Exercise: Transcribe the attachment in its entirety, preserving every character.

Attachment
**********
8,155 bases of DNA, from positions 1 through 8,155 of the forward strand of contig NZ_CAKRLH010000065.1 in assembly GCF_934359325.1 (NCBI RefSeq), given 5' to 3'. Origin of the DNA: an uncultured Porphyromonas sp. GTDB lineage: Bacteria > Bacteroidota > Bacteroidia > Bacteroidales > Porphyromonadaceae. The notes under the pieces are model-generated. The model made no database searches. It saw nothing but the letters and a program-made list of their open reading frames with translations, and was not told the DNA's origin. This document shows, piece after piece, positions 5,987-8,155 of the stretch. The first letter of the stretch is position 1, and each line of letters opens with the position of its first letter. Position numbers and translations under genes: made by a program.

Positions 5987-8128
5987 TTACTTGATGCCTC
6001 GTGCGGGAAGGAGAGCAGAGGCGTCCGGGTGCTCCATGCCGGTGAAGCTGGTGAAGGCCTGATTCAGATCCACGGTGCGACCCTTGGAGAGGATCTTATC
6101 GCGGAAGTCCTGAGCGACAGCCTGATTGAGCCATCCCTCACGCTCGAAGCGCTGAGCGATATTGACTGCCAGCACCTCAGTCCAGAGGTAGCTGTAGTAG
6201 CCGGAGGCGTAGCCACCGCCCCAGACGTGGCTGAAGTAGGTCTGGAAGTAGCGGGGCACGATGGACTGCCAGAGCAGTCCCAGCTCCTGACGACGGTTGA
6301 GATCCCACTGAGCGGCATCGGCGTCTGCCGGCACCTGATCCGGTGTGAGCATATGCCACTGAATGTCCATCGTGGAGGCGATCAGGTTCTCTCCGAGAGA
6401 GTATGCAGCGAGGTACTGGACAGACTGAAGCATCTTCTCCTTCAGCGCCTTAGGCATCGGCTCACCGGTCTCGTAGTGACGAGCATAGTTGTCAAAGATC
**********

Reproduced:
8,155 bases of DNA, from positions 1 through 8,155 of the forward strand of contig NZ_CAKRLH010000065.1 in assembly GCF_934359325.1 (NCBI RefSeq), given 5' to 3'. Origin of the DNA: an uncultured Porphyromonas sp. GTDB lineage: Bacteria > Bacteroidota > Bacteroidia > Bacteroidales > Porphyromonadaceae. The notes under the pieces are model-generated. The model made no database searches. It saw nothing but the letters and a program-made list of their open reading frames with translations, and was not told the DNA's origin. This document shows, piece after piece, positions 5,987-8,155 of the stretch. The first letter of the stretch is position 1, and each line of letters opens with the position of its first letter. Position numbers and translations under genes: made by a program.

Positions 5987-8128
5987 TTACTTGATGCCTC
6001 GTGCGGGAAGGAGAGCAGAGGCGTCCGGGTGCTCCATGCCGGTGAAGCTGGTGAAGGCCTGATTCAGATCCACGGTGCGACCCTTGGAGAGGATCTTATC
6101 GCGGAAGTCCTGAGCGACAGCCTGATTGAGCCATCCCTCACGCTCGAAGCGCTGAGCGATATTGACTGCCAGCACCTCAGTCCAGAGGTAGCTGTAGTAG
6201 CCGGAGGCGTAGCCACCGCCCCAGACGTGGCTGAAGTAGGTCTGGAAGTAGCGGGGCACGATGGACTGCCAGAGCAGTCCCAGCTCCTGACGACGGTTGA
6301 GATCCCACTGAGCGGCATCGGCGTCTGCCGGCACCTGATCCGGTGTGAGCATATGCCACTGAATGTCCATCGTGGAGGCGATCAGGTTCTCTCCGAGAGA
6401 GTATGCAGCGAGGTACTGGACAGACTGAAGCATCTTCTCCTTCAGCGCCTTAGGCATCGGCTCACCGGTCTCGTAGTGACGAGCATAGTTGTCAAAGATC